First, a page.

Social Networks: Education beyond the Classroom?

Social Networks: Education beyond the Classroom?

Ngochoai Tran (School Teacher, USA)
Copyright: © 2012 |Pages: 3
DOI: 10.4018/978-1-61350-492-5.ch022
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Mr. Taylor, a new and techno savvy teacher, stays connected by maintaining his own social network pages. However, after seeing that other students were using his social network page as a medium for negativity, gossip, inappropriate conversations, and unsuitable remarks, he questioned its continued use as a helpful teaching tool for those utilizing it appropriately.
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The Case

Mr. Taylor is a new teacher at Harrison Woods High School teaching geometry. He believes technology is the key to reaching and engaging students of this generation. Mr. Taylor is extremely techno savvy and up to date with all the new technologies introduced to education as well as stays connected by having his own social network pages.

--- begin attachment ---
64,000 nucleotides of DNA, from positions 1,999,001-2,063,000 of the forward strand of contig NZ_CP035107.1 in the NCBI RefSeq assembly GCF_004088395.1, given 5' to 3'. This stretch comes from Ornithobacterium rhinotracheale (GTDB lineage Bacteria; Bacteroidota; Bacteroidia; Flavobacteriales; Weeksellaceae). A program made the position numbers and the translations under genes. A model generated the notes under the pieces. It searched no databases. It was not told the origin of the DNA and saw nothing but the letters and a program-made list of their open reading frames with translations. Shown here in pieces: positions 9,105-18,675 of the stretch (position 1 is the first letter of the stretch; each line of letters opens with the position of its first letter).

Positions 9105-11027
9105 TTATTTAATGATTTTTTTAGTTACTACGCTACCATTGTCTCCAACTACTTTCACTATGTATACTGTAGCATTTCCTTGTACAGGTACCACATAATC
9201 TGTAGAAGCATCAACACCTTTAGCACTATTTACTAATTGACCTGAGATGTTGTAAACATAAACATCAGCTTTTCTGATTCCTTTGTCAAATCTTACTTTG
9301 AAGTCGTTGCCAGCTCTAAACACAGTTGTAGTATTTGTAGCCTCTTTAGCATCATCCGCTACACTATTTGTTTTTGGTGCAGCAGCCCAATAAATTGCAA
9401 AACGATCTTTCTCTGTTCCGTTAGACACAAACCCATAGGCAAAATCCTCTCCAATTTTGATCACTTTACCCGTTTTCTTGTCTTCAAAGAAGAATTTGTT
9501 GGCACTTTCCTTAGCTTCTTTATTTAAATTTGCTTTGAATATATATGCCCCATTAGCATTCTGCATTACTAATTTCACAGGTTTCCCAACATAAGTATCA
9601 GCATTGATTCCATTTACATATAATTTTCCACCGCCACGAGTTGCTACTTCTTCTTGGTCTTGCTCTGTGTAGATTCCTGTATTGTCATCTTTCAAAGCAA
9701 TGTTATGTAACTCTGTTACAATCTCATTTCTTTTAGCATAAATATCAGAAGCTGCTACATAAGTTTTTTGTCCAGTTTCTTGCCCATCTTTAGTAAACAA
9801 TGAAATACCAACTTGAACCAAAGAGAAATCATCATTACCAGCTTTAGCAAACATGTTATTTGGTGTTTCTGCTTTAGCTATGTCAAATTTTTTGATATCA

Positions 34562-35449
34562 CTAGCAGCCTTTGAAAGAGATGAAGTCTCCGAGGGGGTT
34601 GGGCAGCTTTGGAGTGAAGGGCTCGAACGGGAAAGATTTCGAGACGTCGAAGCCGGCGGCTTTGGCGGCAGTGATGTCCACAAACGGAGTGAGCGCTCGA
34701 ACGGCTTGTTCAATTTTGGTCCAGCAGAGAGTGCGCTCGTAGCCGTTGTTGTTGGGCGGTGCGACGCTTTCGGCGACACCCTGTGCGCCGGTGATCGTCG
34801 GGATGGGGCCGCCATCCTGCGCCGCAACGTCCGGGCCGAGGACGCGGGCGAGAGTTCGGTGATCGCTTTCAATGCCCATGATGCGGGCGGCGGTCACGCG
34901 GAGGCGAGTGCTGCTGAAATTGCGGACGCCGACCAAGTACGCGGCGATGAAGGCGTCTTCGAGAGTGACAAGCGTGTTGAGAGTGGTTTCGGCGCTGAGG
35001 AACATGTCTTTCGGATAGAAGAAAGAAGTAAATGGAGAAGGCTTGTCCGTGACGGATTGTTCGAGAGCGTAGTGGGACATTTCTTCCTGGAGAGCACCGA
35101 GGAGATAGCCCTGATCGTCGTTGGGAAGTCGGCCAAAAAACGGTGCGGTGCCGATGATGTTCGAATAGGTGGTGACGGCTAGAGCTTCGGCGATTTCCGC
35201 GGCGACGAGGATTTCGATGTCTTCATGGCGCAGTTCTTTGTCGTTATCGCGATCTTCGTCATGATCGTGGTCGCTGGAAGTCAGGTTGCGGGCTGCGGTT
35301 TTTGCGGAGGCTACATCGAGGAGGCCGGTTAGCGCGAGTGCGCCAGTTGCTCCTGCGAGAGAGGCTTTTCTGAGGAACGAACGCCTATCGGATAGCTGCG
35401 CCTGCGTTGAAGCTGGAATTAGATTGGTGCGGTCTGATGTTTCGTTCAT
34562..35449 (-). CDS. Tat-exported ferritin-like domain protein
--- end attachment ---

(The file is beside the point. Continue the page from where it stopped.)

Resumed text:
Mr. Taylor was an engaging and popular teacher. His students quickly located his social networking pages and added him as a friend. Despite the warnings of his peers, Mr. Taylor expected no harm staying connected with his students via this popular new electronic platform. He had nothing to hide nor any personal things posted on his social network page. As he began befriending more students, his network began to grow and more students began adding him, even students who were not in his class. Mr. Taylor viewed this trend as a great opportunity to reach out to his students. He began to post school review sheets on his social network page and even used his page to converse with any students who had homework questions.

Mr. Taylor continued on with all this technology both in class and after work. He felt that social networking really helped connect him and his students and strengthened the student-teacher relationship. Mr. Taylor was very cautious and kept his page very professional.

A few months later, as he was skimming through his friends’ updates, he noticed a student posting about brownies with a drug connotation. He was uncertain how the post got there. Any number of things may have happened. Perhaps the student’s profile was hacked into. Perhaps it was a joke made to get someone’s attention. Regardless, he was faced with a decision to make: Would he report this? And if so, to whom would he report it? Around the same time the brownie post appeared, Mr. Taylor noticed inappropriate discussion topics between some of his students. The topics varied, ranging from gossip to insults. And even though social networking is a great tool for sending messages and helping students, Mr. Taylor now found himself in a difficult situation.

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